Second Reading (C-6) act to Amend the Citizenship Act
However, to have a cohesive democratic society that is diverse, we always still need to have and maintain that idea of common values. There is a point at which somebody goes too far and steps outside of those common values. This is what we are fighting for, and this is something that we on this side of the House believe is worth fighting for, the idea that citizenship must at some point entail common values. As we have seen, this is an idea contested by members opposite.
The Prime Minister recently told The New York Times“There is no core identity, no mainstream in Canada. Those qualities are what make us the first post-national state”. This is deeply troubling, that the Prime Minister of Canada would spout, respectfully, such nonsense. This is a bastardization of a great Canadian political experiment, a troubling wrong turn in thinking, and it comes at a time when, frankly, Canada is at a high point in terms of diversity and collective values. We have to maintain it. People come here because of our diversity, but not just because of our diversity, also because they want to buy into a set of shared democratic values in that context. The vast majority of people who come here have no interest in our allowing terrorists to retain their citizenship.
I want to say as well that this bill is important to me personally. As the son and grandson of immigrants, I was always raised with this particular appreciation of the value of Canadian citizenship and the way it expresses our collective values. My grandmother grew up in a country that did not believe she had basic human dignity because of her race. My mother was born in Venezuela when her father was working on an energy project there. She is, in fact, a dual citizen. My father's parents arrived from Malta just a couple of months after he was born, so he liked to tell us that he had been made in Malta. Since my father is also an obstetrician, we were never in doubt about what that meant. It may be the case that I am the first Canadian MP of Maltese descent and this no doubt marks a major step forward in terms of our social evolution. My wife's family members were immigrants to Canada from Pakistan where they faced increasing persecution because of their Christian faith. Because of a history of ethnic and religious persecution, both of our families really understand what it means to be in a country like Canada, why our citizenship is valuable, and why we need to fight for those common values against the attempts of the current government to de-emphasize them and to allow convicted terrorists to remain citizens.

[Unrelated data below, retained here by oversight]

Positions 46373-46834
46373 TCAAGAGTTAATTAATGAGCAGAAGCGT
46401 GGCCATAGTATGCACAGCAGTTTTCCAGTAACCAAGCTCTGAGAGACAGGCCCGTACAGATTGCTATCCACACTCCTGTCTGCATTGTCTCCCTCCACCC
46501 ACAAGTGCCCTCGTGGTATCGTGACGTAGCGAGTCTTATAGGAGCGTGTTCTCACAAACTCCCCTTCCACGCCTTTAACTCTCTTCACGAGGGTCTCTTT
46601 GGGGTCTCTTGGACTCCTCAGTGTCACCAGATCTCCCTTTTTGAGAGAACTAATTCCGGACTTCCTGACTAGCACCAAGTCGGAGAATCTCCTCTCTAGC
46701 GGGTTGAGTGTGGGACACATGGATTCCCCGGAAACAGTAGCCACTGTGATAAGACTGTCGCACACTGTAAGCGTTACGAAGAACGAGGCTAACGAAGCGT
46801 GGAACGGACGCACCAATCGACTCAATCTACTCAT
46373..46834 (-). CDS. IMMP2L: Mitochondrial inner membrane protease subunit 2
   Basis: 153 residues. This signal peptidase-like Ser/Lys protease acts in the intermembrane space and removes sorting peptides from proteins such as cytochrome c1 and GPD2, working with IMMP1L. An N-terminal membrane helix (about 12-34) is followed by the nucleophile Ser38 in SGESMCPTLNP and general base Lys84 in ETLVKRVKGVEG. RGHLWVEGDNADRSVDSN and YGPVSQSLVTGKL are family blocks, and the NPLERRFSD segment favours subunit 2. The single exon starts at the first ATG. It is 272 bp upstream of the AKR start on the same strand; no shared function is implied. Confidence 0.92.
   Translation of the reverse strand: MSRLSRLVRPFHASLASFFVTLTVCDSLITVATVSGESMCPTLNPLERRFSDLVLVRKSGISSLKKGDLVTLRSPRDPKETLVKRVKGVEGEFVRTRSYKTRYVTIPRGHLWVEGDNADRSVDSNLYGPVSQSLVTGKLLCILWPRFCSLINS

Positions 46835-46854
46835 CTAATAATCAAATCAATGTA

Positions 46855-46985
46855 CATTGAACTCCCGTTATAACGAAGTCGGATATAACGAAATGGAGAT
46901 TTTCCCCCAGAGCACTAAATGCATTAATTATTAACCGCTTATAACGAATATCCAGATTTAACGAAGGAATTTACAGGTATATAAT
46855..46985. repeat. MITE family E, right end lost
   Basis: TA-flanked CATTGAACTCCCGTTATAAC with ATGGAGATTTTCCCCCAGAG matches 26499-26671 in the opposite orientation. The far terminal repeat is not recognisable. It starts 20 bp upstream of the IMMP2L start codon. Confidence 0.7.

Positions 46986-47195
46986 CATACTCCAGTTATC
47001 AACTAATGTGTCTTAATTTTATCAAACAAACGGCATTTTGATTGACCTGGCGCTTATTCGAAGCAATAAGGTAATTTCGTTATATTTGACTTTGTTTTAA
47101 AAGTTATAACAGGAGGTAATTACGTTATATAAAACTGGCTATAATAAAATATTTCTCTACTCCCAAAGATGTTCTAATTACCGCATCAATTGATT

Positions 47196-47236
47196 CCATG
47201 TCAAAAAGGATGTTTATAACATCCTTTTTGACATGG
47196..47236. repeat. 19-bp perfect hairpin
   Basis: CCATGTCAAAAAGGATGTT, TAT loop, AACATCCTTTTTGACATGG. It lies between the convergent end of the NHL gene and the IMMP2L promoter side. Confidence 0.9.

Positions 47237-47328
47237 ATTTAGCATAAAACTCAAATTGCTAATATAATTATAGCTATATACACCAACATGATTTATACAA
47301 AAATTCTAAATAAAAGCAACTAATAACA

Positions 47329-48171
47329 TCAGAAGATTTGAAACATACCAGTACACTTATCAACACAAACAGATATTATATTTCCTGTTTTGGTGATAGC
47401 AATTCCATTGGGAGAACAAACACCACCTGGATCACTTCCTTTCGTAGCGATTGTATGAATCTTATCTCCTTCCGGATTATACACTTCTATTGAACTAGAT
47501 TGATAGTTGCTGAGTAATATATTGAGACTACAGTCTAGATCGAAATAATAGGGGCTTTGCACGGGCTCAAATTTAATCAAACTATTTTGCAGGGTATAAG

I want to conclude my speech today just on a few points of refutation related to what we have heard in the debate so far. I must say we have heard some very good speeches from the government side, but we have heard many speeches that just simply repeat the same slogans over and over again about the importance of diversity, as if that were actually a subject for debate. Listening to this debate, I have to say that there is no party with a monopoly on respect for diversity, but there does seem to be one party with a monopoly on sanctimony. Let us put the sanctimonious slogans aside and let us talk about the issues. Let us talk about the content of the bill because the content of the bill is simply too important to get lost in repeated sloganeering.
We have heard a lot of misinformation. We have heard members of the government say that new Canadians are worried that they might lose their citizenship just because they chose to reside outside the country. It is very clear that those people who are citizens are not required to live in Canada, but we do ask and should ask for the affirmation that people intend to reside in Canada. That does not preclude anyone who is a Canadian from living abroad at certain times, but it aligns us with a basic principle that if they just come here to get their citizenship and then plan on leaving right away, that does not really reflect an understanding of the value of Canadian citizenship.
We have heard this strange assertion that this violates the rule of law. Of course it does not. Citizenship is revokable in every country in the world. It would remain revokable in Canada after this bill passes, and these changes have not been required by the courts. Of course the current elected government has a right to propose these measures, but to suggest that they are required by some principle of the rule of law reflects a misunderstanding of the way the law works. It is the invention of an artificial principle of law.
The Liberals have sought to skew the previous government's record, a record that includes the highest sustained immigration levels in the country's history. This is a critical discussion, so I ask the government members to put aside the slogans, put aside the talking points and misinformation, and let us have this discussion in a serious way. Canadian identity is too important.